I have a (slightly embarrassing) confession. I didn’t eat sauerkraut until I was 23.
The embarrassing part isn’t that it took me so long to eat it, but that it took me so long to know what it was. Like kale and bok choi and hakurei turnips, I didn’t discover kraut until I began farming.
Two years into my life as a farmer, still working on other people’s farms at the time, a new friend came over for a mid-winter dinner, bringing a jar of homemade sauerkraut with him. I played it cool, like I’d eaten kraut for ages. Like I totally knew what it was.
And when he left, I inspected the jar and asked Edge, what is this?
Maybe this isn’t cause for embarrassment for you, but for me, a new sprout in the organic farming and homesteading community, I wanted to already know these staple foods. I wanted to already know how to make kraut.
I wanted to be past the seedling stage already. To be fully rooted in this lifestyle that called so deeply to my heart (and belly).
It’s not so unlike wanting to be 16 when I was only 8 years old. But children don’t just leap over the ensuing years, and plants don’t just jump from seedling to seed head.
In between is growth. And that’s where the good stuff is.
What about you? Have you felt stuck between where you are and where you want to be? Have you ever felt like you’re at the doorway of a new phase or community, looking in and scared to step through until you “know enough”? You’re not alone.
After I got past the embarrassment, I ate the sauerkraut.
It was crunchy and zingy, and while it took me a few tries to decide how I felt about it, kraut is now one of my favorite foods. Eventually, I even began making it myself, first in jars, now in 5-gallon buckets.
I’ve learned that stretching into the unknown is part of the seedling stage. And while I may be scared of a misstep, the reality of my experience has been one of generous teachers who share their own mistakes and how they grew from them.
I’ve learned that to be rooted in this lifestyle, I have to step over the threshold, put my hands in the soil, and ask questions. I have to be willing to not know and willing to learn.
With tenderness toward my younger self, I offer you my two favorite kraut recipes.
But first, why make and eat sauerkraut?
Sauerkraut and other lacto-fermented foods are like compost for your gut. Just as compost helps grow healthy soil, lacto-fermented foods are filled with probiotics to support a healthy gut biome.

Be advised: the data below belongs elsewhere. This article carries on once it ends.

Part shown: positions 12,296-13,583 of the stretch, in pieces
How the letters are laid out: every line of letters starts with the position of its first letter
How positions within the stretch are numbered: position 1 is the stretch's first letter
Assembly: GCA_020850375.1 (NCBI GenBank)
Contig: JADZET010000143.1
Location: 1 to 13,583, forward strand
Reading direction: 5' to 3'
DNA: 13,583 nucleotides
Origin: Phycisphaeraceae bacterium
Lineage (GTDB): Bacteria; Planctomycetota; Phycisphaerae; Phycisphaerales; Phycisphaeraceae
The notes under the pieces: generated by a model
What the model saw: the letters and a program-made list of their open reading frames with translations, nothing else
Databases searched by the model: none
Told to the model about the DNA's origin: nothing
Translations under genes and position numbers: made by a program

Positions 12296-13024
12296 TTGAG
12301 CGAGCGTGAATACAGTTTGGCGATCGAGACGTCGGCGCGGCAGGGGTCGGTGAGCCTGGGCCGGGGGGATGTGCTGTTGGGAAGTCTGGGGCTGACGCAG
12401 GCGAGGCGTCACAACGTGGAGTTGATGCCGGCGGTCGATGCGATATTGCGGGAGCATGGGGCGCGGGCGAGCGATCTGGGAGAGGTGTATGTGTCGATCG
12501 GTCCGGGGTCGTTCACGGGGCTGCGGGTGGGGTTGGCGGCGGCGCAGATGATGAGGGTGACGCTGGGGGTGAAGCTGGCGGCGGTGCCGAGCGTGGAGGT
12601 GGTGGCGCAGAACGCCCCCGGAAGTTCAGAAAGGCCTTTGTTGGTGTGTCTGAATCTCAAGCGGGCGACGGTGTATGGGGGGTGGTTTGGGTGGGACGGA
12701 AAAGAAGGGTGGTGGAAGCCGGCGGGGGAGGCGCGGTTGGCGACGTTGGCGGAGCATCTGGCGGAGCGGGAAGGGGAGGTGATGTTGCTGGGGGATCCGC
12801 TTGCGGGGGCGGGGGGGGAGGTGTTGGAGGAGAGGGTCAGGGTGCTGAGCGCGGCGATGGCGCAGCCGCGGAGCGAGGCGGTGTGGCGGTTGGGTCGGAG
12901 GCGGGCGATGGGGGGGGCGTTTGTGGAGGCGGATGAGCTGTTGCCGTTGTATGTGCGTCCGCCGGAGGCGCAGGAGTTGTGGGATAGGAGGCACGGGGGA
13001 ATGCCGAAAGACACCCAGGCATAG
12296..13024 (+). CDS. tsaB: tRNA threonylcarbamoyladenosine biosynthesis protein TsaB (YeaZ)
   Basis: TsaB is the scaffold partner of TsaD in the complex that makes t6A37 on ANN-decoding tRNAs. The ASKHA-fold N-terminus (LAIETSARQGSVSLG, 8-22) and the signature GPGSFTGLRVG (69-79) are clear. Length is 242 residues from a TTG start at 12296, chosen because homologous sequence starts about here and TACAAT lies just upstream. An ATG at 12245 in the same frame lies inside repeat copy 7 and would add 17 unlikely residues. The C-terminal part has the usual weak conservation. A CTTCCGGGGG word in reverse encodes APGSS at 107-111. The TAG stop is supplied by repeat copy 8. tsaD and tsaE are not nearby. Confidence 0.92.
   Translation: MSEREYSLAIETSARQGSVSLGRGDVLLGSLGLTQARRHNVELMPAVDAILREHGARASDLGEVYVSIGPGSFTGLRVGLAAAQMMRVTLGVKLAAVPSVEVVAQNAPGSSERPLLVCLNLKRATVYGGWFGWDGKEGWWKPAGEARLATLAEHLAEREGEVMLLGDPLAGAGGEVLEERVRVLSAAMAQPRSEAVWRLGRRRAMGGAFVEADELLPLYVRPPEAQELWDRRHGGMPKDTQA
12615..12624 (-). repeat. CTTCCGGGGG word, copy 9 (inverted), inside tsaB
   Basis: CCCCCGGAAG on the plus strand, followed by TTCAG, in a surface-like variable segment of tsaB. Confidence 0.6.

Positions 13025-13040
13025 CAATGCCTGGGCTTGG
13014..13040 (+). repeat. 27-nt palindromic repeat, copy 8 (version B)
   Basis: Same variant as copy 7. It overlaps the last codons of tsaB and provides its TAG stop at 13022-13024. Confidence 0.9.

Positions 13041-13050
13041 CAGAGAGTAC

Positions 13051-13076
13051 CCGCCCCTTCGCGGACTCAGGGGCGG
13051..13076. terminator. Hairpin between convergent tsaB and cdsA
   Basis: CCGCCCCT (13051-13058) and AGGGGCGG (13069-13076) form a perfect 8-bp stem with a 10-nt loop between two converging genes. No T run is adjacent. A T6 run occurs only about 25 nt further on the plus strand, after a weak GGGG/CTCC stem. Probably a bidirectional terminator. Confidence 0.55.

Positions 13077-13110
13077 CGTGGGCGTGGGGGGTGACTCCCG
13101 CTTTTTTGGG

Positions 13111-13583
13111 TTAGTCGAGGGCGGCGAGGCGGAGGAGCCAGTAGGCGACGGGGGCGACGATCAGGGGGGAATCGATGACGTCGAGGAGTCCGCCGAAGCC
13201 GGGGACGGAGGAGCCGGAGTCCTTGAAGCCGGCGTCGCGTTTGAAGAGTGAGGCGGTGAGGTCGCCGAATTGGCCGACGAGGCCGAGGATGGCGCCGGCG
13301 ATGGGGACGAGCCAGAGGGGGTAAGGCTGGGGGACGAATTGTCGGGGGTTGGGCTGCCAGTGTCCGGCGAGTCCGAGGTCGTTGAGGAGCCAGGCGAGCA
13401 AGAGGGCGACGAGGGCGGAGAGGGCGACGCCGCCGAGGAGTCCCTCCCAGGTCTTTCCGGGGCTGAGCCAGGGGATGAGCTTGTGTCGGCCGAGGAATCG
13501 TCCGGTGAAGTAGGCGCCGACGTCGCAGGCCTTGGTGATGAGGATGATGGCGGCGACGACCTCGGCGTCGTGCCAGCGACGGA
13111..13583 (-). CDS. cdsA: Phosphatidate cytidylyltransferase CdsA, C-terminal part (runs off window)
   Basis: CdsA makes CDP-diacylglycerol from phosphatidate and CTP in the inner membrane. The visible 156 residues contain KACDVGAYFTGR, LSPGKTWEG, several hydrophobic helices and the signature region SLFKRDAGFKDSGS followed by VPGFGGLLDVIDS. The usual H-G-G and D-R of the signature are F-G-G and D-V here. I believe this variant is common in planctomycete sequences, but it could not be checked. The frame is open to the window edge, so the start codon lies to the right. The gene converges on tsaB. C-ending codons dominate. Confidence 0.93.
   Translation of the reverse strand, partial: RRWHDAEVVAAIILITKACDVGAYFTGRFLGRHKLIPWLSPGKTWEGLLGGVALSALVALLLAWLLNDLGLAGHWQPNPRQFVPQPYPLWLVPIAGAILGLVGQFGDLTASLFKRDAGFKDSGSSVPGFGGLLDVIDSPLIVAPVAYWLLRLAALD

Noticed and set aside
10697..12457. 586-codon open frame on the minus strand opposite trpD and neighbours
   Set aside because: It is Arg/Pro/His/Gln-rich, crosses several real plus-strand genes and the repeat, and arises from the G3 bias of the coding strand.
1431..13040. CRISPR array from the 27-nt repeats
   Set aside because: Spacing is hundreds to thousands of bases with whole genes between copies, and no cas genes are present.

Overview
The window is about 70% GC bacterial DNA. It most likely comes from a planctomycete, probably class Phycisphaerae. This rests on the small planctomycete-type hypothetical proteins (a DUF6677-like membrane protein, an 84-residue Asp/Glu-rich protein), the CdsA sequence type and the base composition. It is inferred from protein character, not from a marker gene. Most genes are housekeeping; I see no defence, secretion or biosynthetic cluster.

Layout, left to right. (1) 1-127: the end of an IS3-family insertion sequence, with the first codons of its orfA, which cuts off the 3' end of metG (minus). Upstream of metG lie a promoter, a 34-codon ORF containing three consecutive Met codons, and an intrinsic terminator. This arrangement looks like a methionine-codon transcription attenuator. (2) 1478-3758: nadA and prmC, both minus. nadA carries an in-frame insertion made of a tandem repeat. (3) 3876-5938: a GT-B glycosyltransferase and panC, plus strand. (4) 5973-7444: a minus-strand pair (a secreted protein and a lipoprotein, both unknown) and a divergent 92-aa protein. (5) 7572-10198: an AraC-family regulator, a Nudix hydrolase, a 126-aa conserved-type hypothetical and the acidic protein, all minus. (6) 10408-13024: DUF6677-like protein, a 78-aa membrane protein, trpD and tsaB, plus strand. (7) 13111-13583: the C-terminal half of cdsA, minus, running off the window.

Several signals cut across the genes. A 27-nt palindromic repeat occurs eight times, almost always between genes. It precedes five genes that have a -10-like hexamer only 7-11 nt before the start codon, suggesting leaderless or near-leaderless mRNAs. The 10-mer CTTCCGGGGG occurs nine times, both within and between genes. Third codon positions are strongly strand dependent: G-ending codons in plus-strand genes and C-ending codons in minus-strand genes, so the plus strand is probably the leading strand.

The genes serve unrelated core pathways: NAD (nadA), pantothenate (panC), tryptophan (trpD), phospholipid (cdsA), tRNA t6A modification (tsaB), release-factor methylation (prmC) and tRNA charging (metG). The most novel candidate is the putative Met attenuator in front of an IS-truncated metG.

Unlike canning, which kills bad bacteria through heat or pressure, lacto-fermentation uses high amounts of salt, which kills bad bacteria but leaves lactobacillus (good bacteria) to transform the vegetables into a tangy preserve through a process of converting lactose and sugars into lactic acid.
All you need for a simple homemade sauerkraut is sea salt and cabbage. My two favorites, though, add a twist: curry and beets.
What you’ll need:
- 5 lbs cabbage : 3 tbs sea salt
- Glass jar, crock, or food-grade plastic bucket
- Wooden pounder (can be a spoon)
- Plastic Gloves (if pounding kraut by hand, I find gloves save my skin from the salt water)
- Weight for the top of the crock/jar (can be a smaller jar weighted with water, a plate, etc. Be sure to use glass, pottery, or food-grade plastic—not metal).
- For curry kraut, add 1.5 tbs of curry
- For beet kraut, use 2.5 lbs cabbage and 2.5 lbs shredded beets and mix thoroughly
Step 1 : Prepare
- Get your supplies ready.
- Shred cabbage with a knife, mandolin, or food processor.
- Weigh out 5 lbs cabbage to 3 tbs sea salt.
Step 2: Assemble
- In a large bowl, sprinkle sea salt onto cabbage and mix thoroughly. Alternatively, you can add salt a little at a time directly into the jar/crock as you add cabbage. For curry kraut, sprinkle curry powder in at the same time as the sea salt.
- Taking one or two handfuls at a time, pound the salted cabbage in the jar/crock, releasing water from the cabbage as you pound. Add more cabbage ss the water releases and covers each layer. Continue until all the cabbage is pounded into the jar/crock and the brine is covering the top.
- Weight the cabbage down under the brine. For lacto-fermentation to occur, the cabbage must be completely submerged.
Step 3: Wait
- You’ve done your work. The rest happens on its own. Now you’re in that space between beginning and finished, when you have to trust the process and give space for transformation.
- Keep the fermenting kraut at room temperature. Taste test in about 5 days. When it’s fully fermented, store kraut in the fridge.
- Try it with sandwiches, roasted chicken, or beef stew. Anything, really. I love kraut as a side dish to most lunches and dinners, and even with my eggs for breakfast!
Now I’d love to hear from you. What embarrassments or questions have held you back? What do you want to know more about when it comes to organic gardening, homesteading, and creating an organic life?
Leave your questions in the comments below, and we’ll find the answers together.